DOM provides a way to represent both HTML and XML markup. Whereas HTML attribute values may be fully represented with strings, this is not so for XML attributes. For this reason, DOM provides an Attr
interface for representing attributes as nodes. Those are not part of the DOM tree. So, you will not bump into them while traversing the DOM.
For HTML markup, Attr nodes have a single Text node child that you may query by way of the value member. On the other hand, XML Attr nodes may contain both a Text and EntityReference
node, which is why XML attributes cannot be conveyed with just a string.
You can query the Attr node with Element.getAttributeNode(). So, append Node to Element.getAttribute(), and you’re good to go:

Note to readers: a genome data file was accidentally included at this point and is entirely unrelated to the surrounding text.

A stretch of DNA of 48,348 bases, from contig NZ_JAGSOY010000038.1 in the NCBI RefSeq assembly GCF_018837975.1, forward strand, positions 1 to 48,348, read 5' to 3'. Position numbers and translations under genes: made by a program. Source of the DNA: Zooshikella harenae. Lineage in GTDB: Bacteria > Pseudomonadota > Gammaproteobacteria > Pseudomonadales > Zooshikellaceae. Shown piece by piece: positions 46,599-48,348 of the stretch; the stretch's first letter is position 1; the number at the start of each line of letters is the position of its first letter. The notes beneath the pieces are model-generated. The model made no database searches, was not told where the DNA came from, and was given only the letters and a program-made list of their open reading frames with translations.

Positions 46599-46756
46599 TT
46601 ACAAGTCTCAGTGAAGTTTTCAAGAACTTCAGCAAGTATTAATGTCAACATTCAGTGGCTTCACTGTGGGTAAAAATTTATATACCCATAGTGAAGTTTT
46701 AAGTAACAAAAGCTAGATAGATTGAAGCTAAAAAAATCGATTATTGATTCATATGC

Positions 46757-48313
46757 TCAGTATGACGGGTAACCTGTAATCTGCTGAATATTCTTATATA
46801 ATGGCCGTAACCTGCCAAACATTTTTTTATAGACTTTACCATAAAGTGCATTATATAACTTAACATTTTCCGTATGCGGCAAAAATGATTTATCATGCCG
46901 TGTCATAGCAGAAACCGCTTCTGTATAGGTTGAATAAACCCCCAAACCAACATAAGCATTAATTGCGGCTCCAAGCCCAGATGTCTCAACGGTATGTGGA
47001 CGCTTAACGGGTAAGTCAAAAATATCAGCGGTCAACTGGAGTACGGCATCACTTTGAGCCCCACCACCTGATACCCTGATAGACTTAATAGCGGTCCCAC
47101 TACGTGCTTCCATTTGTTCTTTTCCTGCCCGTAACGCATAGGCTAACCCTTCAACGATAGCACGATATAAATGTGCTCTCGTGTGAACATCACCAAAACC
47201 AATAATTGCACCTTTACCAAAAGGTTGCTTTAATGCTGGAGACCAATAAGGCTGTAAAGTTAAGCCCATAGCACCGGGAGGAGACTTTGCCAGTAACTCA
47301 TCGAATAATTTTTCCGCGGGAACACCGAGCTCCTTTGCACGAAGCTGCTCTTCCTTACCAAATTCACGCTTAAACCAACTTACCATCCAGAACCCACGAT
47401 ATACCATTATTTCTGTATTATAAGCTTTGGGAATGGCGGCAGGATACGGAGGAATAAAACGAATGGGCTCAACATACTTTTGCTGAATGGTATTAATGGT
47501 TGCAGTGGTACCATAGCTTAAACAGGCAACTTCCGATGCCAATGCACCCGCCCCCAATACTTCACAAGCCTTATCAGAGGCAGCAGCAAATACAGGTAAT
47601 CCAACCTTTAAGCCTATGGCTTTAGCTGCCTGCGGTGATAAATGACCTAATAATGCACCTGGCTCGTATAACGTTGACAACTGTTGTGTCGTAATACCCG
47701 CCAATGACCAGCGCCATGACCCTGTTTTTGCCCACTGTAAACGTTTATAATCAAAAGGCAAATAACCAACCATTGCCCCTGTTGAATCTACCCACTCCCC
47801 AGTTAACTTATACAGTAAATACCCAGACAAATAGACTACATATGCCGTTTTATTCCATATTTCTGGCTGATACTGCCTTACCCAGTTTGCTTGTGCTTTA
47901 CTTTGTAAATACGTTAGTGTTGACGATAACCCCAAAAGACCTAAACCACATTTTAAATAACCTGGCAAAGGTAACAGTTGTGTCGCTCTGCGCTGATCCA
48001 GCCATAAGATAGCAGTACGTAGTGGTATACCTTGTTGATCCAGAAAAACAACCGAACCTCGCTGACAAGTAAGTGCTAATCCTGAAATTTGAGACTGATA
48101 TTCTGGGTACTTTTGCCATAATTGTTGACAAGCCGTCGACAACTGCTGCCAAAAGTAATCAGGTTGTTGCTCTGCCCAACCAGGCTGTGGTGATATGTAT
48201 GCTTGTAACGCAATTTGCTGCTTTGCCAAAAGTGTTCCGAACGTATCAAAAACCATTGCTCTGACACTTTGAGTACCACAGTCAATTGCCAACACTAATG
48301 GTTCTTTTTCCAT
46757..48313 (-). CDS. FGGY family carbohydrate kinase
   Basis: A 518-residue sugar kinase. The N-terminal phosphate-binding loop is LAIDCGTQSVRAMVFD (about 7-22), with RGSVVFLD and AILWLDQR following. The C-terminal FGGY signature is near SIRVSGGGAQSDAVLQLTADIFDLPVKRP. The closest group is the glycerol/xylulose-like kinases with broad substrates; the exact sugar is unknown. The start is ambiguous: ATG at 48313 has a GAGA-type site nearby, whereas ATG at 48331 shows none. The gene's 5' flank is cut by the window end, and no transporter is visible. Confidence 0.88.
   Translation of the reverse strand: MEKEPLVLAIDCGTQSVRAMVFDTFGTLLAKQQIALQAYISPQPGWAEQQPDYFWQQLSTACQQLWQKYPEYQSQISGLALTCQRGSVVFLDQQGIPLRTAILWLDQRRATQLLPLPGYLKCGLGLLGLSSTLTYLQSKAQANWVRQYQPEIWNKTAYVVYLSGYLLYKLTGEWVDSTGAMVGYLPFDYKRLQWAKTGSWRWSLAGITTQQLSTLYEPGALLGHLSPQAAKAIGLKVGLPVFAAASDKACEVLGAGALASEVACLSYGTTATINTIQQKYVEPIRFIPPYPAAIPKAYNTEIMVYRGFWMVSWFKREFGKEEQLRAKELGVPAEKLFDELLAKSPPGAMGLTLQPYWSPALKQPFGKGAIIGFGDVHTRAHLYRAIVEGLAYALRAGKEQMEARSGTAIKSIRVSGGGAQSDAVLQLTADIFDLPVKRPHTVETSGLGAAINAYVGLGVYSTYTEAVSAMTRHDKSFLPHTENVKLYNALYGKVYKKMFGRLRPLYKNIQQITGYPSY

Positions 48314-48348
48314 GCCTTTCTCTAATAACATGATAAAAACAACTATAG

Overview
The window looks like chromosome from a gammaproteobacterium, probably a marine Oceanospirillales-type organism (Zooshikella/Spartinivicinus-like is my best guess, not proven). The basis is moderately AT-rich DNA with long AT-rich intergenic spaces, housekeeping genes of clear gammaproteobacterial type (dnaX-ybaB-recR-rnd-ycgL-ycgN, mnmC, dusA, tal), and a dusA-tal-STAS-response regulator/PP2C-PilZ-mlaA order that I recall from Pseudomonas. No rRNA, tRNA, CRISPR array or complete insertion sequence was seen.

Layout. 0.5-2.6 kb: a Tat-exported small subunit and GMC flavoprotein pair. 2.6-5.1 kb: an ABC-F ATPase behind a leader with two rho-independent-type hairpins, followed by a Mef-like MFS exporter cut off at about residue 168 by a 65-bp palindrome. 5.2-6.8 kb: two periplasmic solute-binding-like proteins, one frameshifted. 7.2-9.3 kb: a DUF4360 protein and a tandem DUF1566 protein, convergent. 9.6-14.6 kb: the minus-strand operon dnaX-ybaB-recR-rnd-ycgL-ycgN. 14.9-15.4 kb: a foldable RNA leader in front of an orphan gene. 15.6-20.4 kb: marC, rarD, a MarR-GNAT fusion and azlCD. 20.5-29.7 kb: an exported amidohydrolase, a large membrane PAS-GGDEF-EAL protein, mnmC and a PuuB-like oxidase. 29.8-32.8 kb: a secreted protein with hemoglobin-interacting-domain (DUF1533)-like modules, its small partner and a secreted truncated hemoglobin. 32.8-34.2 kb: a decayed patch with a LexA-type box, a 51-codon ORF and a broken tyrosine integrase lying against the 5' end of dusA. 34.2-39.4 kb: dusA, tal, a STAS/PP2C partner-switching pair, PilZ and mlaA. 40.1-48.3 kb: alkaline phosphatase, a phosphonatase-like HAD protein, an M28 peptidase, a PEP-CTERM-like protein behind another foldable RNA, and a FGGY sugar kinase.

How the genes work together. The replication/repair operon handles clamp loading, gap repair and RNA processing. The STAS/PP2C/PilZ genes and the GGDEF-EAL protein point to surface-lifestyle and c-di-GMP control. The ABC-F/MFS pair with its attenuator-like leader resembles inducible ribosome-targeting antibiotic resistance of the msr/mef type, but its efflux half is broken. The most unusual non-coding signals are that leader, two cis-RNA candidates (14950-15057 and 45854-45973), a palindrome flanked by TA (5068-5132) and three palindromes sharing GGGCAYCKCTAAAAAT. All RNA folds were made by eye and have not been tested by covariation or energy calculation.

var myAttrNode = document.getElementById("twitter").getAttributeNode("class");
Now query some members from the Node interface. Remember to stop and click Run prior to each comment in order to verify the return value:
Now query some members the Attr node received by way of the Attr interface:
myAttrNode.value = "sprout";
So for an Attr node, Node.nodeName and Attr.name contain the same value, a string indicating the name of the attribute. Similarly, both Node.nodeValue and Attr.value contain the value of the attribute
not. So, false means the attribute value is a default from the document’s DTD. With those things in mind, querying Attr.specified will likely be the only time you work with an attribute through the Attr
interface (as a node) rather than the Element interface (as a string).